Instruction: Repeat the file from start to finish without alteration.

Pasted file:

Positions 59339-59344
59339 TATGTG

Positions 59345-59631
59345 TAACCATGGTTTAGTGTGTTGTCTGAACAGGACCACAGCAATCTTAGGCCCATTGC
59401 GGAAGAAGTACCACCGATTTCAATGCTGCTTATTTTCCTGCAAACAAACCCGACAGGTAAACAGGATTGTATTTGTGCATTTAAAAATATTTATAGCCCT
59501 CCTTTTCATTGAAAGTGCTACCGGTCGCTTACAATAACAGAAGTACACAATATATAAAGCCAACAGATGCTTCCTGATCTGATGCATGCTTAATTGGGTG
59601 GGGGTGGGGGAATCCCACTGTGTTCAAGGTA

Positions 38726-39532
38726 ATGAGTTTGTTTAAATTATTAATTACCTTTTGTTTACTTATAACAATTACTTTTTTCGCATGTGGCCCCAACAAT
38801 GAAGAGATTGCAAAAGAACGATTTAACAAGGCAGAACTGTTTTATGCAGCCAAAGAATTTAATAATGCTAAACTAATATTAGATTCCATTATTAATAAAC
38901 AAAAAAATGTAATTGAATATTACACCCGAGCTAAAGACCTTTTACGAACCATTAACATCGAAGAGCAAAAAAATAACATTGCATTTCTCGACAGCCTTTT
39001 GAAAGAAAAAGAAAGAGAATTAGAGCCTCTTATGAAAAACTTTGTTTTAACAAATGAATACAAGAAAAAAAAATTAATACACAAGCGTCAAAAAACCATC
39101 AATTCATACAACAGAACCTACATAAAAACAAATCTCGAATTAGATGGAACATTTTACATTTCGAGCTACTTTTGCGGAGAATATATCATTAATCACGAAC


Positions 59339-59344
59339 TATGTG

Positions 59345-59631
59345 TAACCATGGTTTAGTGTGTTGTCTGAACAGGACCACAGCAATCTTAGGCCCATTGC
59401 GGAAGAAGTACCACCGATTTCAATGCTGCTTATTTTCCTGCAAACAAACCCGACAGGTAAACAGGATTGTATTTGTGCATTTAAAAATATTTATAGCCCT
59501 CCTTTTCATTGAAAGTGCTACCGGTCGCTTACAATAACAGAAGTACACAATATATAAAGCCAACAGATGCTTCCTGATCTGATGCATGCTTAATTGGGTG
59601 GGGGTGGGGGAATCCCACTGTGTTCAAGGTA

Positions 38726-39532
38726 ATGAGTTTGTTTAAATTATTAATTACCTTTTGTTTACTTATAACAATTACTTTTTTCGCATGTGGCCCCAACAAT
38801 GAAGAGATTGCAAAAGAACGATTTAACAAGGCAGAACTGTTTTATGCAGCCAAAGAATTTAATAATGCTAAACTAATATTAGATTCCATTATTAATAAAC
38901 AAAAAAATGTAATTGAATATTACACCCGAGCTAAAGACCTTTTACGAACCATTAACATCGAAGAGCAAAAAAATAACATTGCATTTCTCGACAGCCTTTT
39001 GAAAGAAAAAGAAAGAGAATTAGAGCCTCTTATGAAAAACTTTGTTTTAACAAATGAATACAAGAAAAAAAAATTAATACACAAGCGTCAAAAAACCATC
39101 AATTCATACAACAGAACCTACATAAAAACAAATCTCGAATTAGATGGAACATTTTACATTTCGAGCTACTTTTGCGGAGAATATATCATTAATCACGAAC